The problem is that too few registered voters show up on Election Day, and too few stay engaged the day after. Texas has the lowest voter-turnout rate in the nation – only 32 percent of eligible voters participated in the 2010 elections, and the participation rate among Latinos was only 24 percent. The Republicans who currently have a lock on state power, and who are themselves overwhelmingly white, want to keep it that way. There’s no question that deceptive practices discourage people from going to the polls, and the dilution of minority voting rights through gerrymandering leads many to believe that their vote won’t count.
Other factors contribute to the dismal turnout rate in Texas, and need to be addressed as well. The logistical challenges of poor public transportation, too few polling places and the state’s failure to comply with the Voting Rights Act’s language requirements, also have a disproportionate impact on people of color and low-income voters. Voters are understandably disillusioned by the inability of elected officials – from both parties – to represent their views and develop solutions to the country’s problems. President Obama’s harsh deportation record and failure to gain traction for immigration reform, for example, may well discourage many Latinos from voting next year.
More must be done to educate new citizens about the importance of civic engagement, and to build and support a culture of lifelong engagement among all Texans. There is “no force more powerful,” as Attorney General Holder reminded us, “than efforts to expand the franchise.” But to build a culture of civic engagement, it isn’t enough for the attorney general and other government officials to proclaim the importance of voting.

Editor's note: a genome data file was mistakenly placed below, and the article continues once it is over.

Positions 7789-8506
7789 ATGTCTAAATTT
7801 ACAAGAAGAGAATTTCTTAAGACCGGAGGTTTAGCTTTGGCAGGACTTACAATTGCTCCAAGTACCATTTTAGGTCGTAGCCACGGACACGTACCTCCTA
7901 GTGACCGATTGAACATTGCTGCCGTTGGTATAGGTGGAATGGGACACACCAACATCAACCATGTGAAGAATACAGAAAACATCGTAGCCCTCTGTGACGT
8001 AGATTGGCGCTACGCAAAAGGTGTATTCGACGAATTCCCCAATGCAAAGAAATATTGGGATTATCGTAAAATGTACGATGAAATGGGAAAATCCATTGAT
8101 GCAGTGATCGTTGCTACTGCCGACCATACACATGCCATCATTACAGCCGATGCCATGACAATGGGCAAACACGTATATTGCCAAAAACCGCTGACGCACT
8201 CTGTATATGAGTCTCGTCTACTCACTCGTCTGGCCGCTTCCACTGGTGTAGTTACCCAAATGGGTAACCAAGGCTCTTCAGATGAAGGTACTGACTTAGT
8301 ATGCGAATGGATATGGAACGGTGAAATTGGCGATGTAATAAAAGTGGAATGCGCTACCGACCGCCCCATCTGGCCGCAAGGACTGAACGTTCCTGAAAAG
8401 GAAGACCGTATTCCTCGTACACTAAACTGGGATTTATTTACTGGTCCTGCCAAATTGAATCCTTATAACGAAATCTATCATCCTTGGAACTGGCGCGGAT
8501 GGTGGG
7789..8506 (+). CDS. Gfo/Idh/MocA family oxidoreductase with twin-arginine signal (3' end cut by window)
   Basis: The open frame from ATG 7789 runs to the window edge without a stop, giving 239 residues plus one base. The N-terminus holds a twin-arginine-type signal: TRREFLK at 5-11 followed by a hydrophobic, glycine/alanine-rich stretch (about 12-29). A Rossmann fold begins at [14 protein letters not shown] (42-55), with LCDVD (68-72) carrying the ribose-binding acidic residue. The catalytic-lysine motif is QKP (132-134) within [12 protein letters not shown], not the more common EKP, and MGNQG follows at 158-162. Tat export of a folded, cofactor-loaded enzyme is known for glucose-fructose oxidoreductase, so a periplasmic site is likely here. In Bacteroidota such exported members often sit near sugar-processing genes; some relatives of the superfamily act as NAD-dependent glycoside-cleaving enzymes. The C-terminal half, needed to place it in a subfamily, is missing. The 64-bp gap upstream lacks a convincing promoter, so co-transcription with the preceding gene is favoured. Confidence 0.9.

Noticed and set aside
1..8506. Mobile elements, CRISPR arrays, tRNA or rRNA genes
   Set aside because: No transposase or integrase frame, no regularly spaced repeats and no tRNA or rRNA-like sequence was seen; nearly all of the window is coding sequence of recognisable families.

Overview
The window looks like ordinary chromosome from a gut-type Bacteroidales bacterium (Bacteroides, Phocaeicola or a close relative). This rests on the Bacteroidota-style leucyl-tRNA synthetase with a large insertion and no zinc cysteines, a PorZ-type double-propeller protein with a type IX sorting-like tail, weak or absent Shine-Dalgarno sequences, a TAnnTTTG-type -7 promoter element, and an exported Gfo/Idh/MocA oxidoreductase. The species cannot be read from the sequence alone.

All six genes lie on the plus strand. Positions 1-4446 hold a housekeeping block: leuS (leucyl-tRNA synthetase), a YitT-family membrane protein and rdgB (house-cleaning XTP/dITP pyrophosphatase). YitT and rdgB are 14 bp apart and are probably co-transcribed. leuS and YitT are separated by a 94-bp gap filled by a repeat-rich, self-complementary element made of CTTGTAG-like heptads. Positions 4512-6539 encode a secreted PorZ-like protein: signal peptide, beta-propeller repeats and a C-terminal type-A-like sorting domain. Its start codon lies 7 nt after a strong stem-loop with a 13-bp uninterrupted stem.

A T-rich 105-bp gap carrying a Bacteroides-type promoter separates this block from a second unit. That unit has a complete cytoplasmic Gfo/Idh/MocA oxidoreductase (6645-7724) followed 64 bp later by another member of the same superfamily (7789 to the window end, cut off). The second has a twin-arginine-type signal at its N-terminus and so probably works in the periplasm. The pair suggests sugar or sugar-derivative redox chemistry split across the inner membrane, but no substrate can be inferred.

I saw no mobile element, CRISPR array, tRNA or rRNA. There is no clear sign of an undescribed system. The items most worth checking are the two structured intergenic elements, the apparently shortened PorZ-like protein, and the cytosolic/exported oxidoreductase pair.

So what would it take? Many well-intentioned voter-turnout programs have failed to make a difference because their models are flawed. Too many focus their efforts on Election Day only, parachuting organizers in from out of state, knocking on strangers’ doors, leaving generic messages on answering machines and sending unsolicited mail.
Instead, the people who are responsible for the state’s massive growth — Latinos, African Americans and younger residents — must be empowered to build their own cultural movement. We need year-round, non-partisan civic-engagement programs run by trusted community-based networks and organizations that provide services, education and support to communities. These organizations would keep people involved after Election Day, when the hard work really begins. Engaged voters must work together to hold their elected leaders accountable to campaign promises, from local leaders to state and federal officials. Only by staying active and organized can voters influence the policy issues that affect their lives — whether those issues are quality schools, clogged highways or federal immigration reform.
To build a cultural movement, we also need cultural leaders and messengers who will speak out – performers, bloggers, professional athletes and movie stars. In Texas, we’re fiercely proud of our culture in all its diverse forms – from tacos and chicken fried steak to Texas swing and Tejano music. Culture here has the ability to unite natural political opponents, transcend race and class and build new forms of community. Texans of different backgrounds and political stripes love to showcase our cultural hybrids and to regale outsiders with obscure facts about Texas history and traditions. Just ask me about the accordion.
We need to engage the state’s creative leaders in organizing and to get more creative with our organizing tactics. Why not build the base through blues and barbeque, host a traveling film series on social movements or plan a taco tour to transform Texas? Instead of being a national symbol for voter suppression and disenfranchisement, let’s make Texas the center of a cultural movement for a vibrant democracy in which everyone has a voice.